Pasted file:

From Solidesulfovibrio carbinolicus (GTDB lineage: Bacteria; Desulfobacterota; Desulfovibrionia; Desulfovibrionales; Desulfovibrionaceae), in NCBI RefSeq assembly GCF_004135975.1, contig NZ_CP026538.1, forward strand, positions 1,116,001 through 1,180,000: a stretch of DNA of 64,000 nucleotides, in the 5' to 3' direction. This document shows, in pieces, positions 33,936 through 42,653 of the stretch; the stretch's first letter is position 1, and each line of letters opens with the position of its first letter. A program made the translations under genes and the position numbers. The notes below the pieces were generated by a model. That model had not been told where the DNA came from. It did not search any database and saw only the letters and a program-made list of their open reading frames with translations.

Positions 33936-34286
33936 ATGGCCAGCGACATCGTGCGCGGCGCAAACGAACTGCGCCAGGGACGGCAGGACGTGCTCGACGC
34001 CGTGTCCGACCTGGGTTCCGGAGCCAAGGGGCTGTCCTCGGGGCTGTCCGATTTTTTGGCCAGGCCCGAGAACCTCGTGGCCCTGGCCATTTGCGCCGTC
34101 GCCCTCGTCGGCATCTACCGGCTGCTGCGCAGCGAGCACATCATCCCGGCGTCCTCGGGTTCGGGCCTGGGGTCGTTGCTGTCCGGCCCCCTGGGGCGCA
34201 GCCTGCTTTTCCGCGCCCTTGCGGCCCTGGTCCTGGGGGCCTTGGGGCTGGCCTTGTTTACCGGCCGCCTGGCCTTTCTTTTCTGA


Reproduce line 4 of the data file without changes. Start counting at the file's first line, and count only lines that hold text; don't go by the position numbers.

34001 CGTGTCCGACCTGGGTTCCGGAGCCAAGGGGCTGTCCTCGGGGCTGTCCGATTTTTTGGCCAGGCCCGAGAACCTCGTGGCCCTGGCCATTTGCGCCGTC